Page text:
Over the last month VM Learning have been reporting on the decreasing rate of female representation on Australia’s government boards and this week is no different, with both the Sydney Morning Herald and Brisbane Times announcing our current government is the sixth worst in the world for gender balance.

Both newspapers have cited a recent report released by the Organisation for Economic Co-Operation and Development (OECD), which revealed that the gap between women and men in ministerial positions in Australia has actually worsened since 2012, despite the targets set in place by previous government policy.

Furthermore, the report claimed that Australia now has fewer women in its highest ranks of government than every OECD country except for Greece, Korea, Turkey, Hungary and Slovakia. Even the two countries the OECD are currently considering to join its organisation- Latvia and Columbia-have far higher female representation within their government, as shown by the graph below.


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So why do these statistics matter? Surely the most important thing is appointing the right candidates for the job, rather than appointing parliament members based on gender?

However the OECD argues that this is precisely why these statistics do matter. In a statement made within their report, OECD claimed that a more representative public administration provides the administration with access to “previously overlooked” knowledge and perspectives.

Meanwhile there are multiple studies indicating that companies with more women on their boards out perform non-diverse companies in regards to productivity, employee morale and overall business performance. In fact The Credit Suisse Gender 3000: Women in Senior Management report released last year, showed that from the beginning of 2012 to mid-way through 2014, companies with at least one woman on their board outperformed non-diverse companies by 5%.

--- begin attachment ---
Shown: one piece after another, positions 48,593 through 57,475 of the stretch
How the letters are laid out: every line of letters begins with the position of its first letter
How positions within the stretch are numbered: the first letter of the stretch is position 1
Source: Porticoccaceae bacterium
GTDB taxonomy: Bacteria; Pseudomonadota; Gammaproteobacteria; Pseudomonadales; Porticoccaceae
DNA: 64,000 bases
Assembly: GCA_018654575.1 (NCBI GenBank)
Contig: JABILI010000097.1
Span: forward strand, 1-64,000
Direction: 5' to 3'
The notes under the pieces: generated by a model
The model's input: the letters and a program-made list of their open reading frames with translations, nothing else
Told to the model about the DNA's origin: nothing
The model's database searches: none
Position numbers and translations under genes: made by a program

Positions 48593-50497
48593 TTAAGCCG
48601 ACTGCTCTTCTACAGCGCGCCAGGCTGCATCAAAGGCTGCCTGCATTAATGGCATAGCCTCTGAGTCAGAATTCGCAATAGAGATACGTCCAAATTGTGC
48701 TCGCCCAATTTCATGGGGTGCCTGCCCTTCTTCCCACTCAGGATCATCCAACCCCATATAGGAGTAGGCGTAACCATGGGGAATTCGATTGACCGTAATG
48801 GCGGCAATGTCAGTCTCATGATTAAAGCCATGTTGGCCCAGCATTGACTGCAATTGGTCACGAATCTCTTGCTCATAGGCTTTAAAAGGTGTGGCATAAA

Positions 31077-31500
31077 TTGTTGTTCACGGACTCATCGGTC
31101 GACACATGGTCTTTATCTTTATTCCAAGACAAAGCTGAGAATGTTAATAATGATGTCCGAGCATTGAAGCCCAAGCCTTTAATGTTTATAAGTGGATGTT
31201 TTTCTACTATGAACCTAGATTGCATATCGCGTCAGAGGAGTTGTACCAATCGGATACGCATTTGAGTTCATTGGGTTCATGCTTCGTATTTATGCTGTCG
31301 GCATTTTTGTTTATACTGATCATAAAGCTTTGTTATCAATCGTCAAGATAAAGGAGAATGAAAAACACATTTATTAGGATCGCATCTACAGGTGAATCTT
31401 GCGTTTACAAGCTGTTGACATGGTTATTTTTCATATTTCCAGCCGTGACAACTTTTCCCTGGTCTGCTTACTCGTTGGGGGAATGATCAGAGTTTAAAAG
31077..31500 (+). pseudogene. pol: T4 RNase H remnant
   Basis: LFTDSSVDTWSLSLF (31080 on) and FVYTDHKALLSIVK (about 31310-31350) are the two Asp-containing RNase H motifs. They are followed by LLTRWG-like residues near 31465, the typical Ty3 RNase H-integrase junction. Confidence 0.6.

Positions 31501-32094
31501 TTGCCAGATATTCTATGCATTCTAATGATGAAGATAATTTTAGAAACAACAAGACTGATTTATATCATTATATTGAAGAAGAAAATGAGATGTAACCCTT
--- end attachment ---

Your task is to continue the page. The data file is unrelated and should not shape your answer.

This doesn’t mean that women are the superior gender, or better for leadership roles because they are women. However what it does indicate is that a board with an equal representation of both genders is going to make better decisions, as it allows all views and opinions to be brought to the table.

You can’t help but think, if having a gender balanced board of directors does such positive work for an organisation, what would be the implications for a gender balanced government?

Tanja Kovac, the national co-convenor of Emily’s List and Sophie Mirabella, a former liberal frontbencher, want to find out. Both women have made it known publicly of their drive to have more women in politics. Mirabella was the first woman to sign the Melbourne Declaration on Women’s Participation in Australian politics. This declaration pledged to commit to the ambition that 40 per cent (at a minimum) of party official, parliamentarian, ministerial and shadow ministerial appointments across all political parties and parliaments are women over the next two candidate selection cycles or by 2020, whichever is sooner.  Meanwhile Kovac has taken this pledge further and is seeking rule changes to increase Labor women’s representation to 50 per cent by 2020.

The release of the OECD report is timely as an announcement made by independent senator Nick Xenophon on introducing a bill seeking to legislate 40 per cent representation of women on government boards, was only made last week. These stats, as well as the motions made by both Mirabella and Kovac, my be just the support Xenophon needs to put the necessary pressure on parliament to pass this bill.